Let’s get back to ESG. The third pillar of the framework is Governance which is commonly referred to in Czech as “corporate management” or “good management”. It includes also monitoring compliance with the applicable laws and managing legal and reputational risks. Also here is a significant impulse for the introduction of a compliance system. In my opinion, all these things meet at the same time and at one place in a perfect symbiosis, and you can either perceive these issues separately and look for a costly solution to each of them separately, or you can see it as an opportunity and smartly, in just a few steps, strengthen the company’s resilience against many risks, while not closing the door on its future.

How is this all related to compliance?

There are many compliance standards, the best known is perhaps the current ISO 37301 regulating compliance management system. All these standards are very robust and complex to accommodate the largest multinational corporations. All of them have a common basis for compliance risk management, though, which can be scaled down to small companies as well. To put it in very general and simple terms, compliance management involves defining the basic compliance risk management strategy, followed by continuously improving the environment in order to approximate that plan. In the first stage, compliance strategy is defined and recorded. This may sound very sophisticated but ultimately, it involves answering two questions: what are the requirements imposed on me and which of the requirements I want to satisfy, so above all, it is the matter of making a list of individual – and let me add “important” – requirements of the regulation, business partners, clients, purchasers, suppliers, community etc., and I must set a priority for each of them and determine to what degree I want to satisfy them, in other words, where I perceive that my objectives are and what my willingness to accept non-conformity with some of the objectives is. Then, I can write these objectives down, including the plan for satisfying them, and then, I can keep on reviewing the objectives and reflecting them in the corporate processes and checking compliance with these objectives. As I said, the point is that all these steps have already been imposed on me, to a certain degree, by law and if I can properly combine them, I have a bigger part of the problem solved.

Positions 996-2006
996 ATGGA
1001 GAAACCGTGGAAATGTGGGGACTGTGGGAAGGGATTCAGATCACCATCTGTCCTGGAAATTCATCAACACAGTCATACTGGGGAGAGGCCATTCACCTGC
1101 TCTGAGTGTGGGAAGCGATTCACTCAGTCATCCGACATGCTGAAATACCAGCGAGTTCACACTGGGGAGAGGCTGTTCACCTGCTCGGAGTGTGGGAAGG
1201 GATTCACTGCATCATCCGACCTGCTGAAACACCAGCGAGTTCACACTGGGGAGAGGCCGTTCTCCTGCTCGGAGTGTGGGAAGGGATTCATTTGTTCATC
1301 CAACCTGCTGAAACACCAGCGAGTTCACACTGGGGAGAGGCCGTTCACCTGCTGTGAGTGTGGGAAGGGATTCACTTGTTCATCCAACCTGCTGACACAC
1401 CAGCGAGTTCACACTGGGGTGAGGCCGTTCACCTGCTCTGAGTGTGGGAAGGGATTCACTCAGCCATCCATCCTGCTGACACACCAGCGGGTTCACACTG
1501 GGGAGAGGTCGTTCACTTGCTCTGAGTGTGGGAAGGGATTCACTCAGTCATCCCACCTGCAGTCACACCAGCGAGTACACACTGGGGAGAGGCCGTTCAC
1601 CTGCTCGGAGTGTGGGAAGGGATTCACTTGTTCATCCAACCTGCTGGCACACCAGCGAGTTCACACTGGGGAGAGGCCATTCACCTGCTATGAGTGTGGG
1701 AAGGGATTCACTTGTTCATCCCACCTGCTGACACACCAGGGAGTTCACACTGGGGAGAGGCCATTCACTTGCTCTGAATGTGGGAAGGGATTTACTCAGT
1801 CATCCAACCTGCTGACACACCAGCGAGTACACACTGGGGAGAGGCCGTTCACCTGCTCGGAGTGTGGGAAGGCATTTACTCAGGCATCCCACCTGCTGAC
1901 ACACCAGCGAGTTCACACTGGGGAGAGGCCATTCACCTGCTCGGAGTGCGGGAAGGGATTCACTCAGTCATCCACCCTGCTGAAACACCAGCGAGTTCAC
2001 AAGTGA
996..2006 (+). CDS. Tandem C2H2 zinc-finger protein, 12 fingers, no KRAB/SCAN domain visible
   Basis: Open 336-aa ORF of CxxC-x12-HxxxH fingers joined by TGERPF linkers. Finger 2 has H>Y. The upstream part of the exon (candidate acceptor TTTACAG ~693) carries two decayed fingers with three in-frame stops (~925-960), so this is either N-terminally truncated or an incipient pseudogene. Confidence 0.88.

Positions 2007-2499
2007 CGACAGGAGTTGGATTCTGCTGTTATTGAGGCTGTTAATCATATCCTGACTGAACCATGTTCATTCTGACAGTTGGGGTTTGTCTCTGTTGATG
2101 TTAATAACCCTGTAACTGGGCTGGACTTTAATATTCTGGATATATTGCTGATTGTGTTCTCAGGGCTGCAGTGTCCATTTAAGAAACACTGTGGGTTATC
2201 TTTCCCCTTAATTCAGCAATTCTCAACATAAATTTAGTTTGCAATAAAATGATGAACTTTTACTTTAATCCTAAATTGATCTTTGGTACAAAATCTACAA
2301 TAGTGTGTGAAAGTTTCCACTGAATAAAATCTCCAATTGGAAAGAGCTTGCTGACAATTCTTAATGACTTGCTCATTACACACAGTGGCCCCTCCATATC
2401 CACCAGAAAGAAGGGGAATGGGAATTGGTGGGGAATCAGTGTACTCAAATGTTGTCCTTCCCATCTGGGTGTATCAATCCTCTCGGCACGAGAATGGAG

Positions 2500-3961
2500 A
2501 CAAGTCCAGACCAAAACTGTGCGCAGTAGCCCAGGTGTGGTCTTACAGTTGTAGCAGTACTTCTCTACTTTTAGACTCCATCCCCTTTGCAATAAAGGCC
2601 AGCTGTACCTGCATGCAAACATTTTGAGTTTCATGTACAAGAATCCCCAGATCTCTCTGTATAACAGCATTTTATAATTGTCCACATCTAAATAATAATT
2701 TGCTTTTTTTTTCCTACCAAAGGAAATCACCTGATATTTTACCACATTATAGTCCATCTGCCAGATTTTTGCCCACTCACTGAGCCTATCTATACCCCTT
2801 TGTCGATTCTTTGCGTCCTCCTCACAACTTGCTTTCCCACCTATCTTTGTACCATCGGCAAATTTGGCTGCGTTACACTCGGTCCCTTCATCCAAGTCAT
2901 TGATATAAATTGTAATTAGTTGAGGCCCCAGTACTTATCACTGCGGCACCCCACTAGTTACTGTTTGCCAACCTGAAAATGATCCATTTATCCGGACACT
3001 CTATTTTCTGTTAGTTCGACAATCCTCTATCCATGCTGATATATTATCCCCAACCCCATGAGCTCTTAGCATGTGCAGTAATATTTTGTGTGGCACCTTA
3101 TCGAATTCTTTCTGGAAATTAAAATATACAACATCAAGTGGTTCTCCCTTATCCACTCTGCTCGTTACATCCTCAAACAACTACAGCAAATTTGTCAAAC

Let’s take a look at what the regulation requires or will be soon requiring and let’s simplify it a bit: a code of ethics regulating ESG, i.e. relation to environmental sustainability, social topics such as relation to forced labor and corruption, including e.g. policy on gifts, and responsible corporate management … all of which are things that many companies already have because their customers request them. In the future, we can expect that such regulations will become a standard without which a company will not be able to get funding either from banks or from private investors because the regulation or their risk policy will not allow it.

To avoid that these principles remain only on paper, compliance with them must be promoted on one hand and checked on the other. As far as the promoting is concerned, all stakeholders, not only employees or members of the corporate bodies but also, for instance, suppliers must be acquainted with it; we are talking again about the practice already encountered by most of the entrepreneurs – suppliers usually want a confirmation that the entrepreneurs are familiar and comply with the suppliers’ ethical principles. As far as checking compliance is concerned, I have already mentioned the new whistleblowing act; in general, a correctly set policy on reporting non-ethical or illegal acts is the best preventive and detective measure one can implement, in particular if it is set as a measure expert and independent enough. And now, we are getting back to the notion that a well-thought-out implementation of the current requirements within a single, interlinked solution is in fact the basic, though robust, building block of a compliance system able to provide benefits beyond compliance with the legal obligation – from mitigating losses resulting from internal fraud or minor theft, streamlining of procurement by restricting various “bribes” and mitigating employment-related risks at the workplace, to the potential system of limitation of public liability of the entrepreneur and members of the governing bodies.

You said that the new focus on compliance program was bringing ESG with it. If we disregard the “G“, governance or good management, where can we expect synergies with the existing compliance program or opportunities to use that change to implement such a program?

Building on my previous thoughts, a simple insight into ESG would be the following: Within a few years, most of the large companies will become subject to the current obligations and they will have to balance their sustainability with economic and social impacts of their activities. The problem (or the feature, depending on your point of view) of the new regulation is that it is concerned only with you burning brown coal or employing illegal immigrants or even children; I dare say that this is no longer a systemic problem in our circumstances today. The new challenge is that you must watch the upstream, i.e. sustainability of your inputs which you use in your production process. In other words, if your supplier, in his factory in India, Pakistan or China, is burning brown coal, your product is still “dirty” and non-environmental-friendly, although no area in Europe or in the Czech Republic gets suffocated by the smoke from its production process. There is an even better example in the social area – public opinion, and not only public opinion, is now shaming some clothing chains for their products being sewn by people and, frequently, also children in substandard conditions, getting salaries that match the definition of a new-age serfdom or exploitation.